A National Goal: Prevent a Million Heart Attacks and Strokes by 2022


Attention all Americans: Too many are at risk of succumbing before your time to the nation’s leading killer, cardiovascular disease. Translation: heart attacks and strokes.

After a decades-long drop, the cardiovascular death rate has all but stalled and, frighteningly, has even reversed in a young group of people — adults aged 35 to 64, among whom deaths from heart disease are now rising.

Accordingly, the Centers for Disease Control and Prevention has started an ambitious national effort — Million Hearts 2022 — to revive what had long been a steady downturn in the cardiovascular death rate fostered largely by a decline in smoking and better detection and treatment of elevated blood pressure and cholesterol.

With your cooperation and the support of the medical profession, insurance companies, government agencies and communities throughout the country, the agency hopes to prevent a million heart attacks and strokes by the year 2022.

Achieving this goal does not require any new drugs, surgeries or discoveries. It is not rocket science. There is already a well-established path to countering cardiovascular disease. All it really requires is the will of individuals and society to follow it.

While this effort may initially involve some additional dollars to bring cardiovascular risk factors under control in more people, in the end the savings could be astronomical.

As the centers’ experts estimated last year, if 2016 trends remain constant through 2021, an estimated 16.3 million potentially preventable life-threatening or fatal events, or 3.3 million a year, are projected to occur, including 2.2 million emergency department visits, 2.2 million deaths and 11.8 million hospitalizations, at a projected cost of $170 billion. A third of these preventable events are likely to afflict people aged 35 to 64, these experts, Dr. Janet S. Wright, Hilary K. Wall and Matthew D. Ritchey, calculated.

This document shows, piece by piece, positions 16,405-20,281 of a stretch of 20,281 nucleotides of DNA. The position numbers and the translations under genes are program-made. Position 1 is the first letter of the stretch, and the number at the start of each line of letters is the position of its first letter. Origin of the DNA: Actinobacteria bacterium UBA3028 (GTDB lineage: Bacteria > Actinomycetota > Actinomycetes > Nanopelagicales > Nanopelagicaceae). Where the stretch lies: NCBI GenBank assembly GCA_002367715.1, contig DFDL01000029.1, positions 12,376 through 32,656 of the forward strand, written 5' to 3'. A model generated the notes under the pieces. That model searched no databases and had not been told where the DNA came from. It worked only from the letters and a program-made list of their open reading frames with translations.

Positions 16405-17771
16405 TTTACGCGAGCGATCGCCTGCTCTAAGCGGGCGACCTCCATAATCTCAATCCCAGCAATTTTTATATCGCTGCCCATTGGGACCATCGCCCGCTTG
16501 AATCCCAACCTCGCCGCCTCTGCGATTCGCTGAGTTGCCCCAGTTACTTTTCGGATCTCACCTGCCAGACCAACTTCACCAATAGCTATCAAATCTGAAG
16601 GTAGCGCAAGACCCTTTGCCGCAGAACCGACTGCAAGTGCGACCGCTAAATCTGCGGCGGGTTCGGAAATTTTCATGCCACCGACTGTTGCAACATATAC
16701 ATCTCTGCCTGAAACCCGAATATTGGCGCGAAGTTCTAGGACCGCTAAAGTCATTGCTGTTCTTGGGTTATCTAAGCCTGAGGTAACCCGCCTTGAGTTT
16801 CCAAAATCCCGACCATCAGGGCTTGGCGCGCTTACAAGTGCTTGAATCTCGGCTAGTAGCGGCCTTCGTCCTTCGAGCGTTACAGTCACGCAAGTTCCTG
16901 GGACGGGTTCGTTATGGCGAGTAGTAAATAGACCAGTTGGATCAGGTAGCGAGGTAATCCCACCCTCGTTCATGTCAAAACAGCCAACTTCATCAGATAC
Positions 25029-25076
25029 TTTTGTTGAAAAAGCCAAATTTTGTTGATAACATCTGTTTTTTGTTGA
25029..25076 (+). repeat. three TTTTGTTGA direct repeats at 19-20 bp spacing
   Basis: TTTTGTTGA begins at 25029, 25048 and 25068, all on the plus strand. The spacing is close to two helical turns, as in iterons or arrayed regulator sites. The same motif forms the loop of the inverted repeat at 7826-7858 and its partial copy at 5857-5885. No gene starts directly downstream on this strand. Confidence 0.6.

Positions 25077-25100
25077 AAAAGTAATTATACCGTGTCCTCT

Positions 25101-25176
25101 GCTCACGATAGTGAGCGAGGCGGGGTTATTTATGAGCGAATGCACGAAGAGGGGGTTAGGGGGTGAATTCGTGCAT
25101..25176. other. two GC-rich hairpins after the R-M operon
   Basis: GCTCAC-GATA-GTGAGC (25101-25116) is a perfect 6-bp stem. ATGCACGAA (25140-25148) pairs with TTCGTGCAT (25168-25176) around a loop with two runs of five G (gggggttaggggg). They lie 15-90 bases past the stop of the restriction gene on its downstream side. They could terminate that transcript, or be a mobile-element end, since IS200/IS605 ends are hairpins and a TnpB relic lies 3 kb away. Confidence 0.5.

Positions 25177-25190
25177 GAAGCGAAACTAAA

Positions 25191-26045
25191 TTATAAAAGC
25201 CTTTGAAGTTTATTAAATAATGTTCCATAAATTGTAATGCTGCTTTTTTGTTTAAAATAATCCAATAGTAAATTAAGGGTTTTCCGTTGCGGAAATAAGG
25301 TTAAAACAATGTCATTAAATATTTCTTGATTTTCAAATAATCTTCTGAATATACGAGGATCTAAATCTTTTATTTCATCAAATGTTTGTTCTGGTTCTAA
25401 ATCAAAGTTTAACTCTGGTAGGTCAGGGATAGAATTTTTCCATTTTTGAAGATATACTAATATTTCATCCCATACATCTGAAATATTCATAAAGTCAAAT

“A lot of the plateau stems from the epidemics of obesity and diabetes that have come home to roost,” said Dr. Ritchey, a senior scientist in the centers’ division of heart disease and stroke prevention. “This is especially so among adults aged 35 to 64, for whom heart disease and stroke mortality is rising. It’s very concerning. Many are people with young children and aging parents to care for.”

The experts are not calling for a revolution. “Small, sustained changes over time can have a big impact on individuals and on the country,” Dr. Ritchey said.

He and his colleagues cited 213 million opportunities to improve cardiovascular risk among Americans by addressing behaviors that are currently standing in the way of progress:

In other words, “millions of Americans have cardiovascular risk factors that place them at increased risk of having a cardiovascular event, despite the existence of proven strategies for preventing or managing” those risks, Ms. Wall and co-authors wrote.

The as-yet unstoppable epidemic of obesity is most likely the leading cause of preventable cardiovascular disease and deaths. Excess weight can result in high blood pressure, high cholesterol levels, Type 2 diabetes and a reluctance to be physically active, all of which contribute to cardiovascular risk.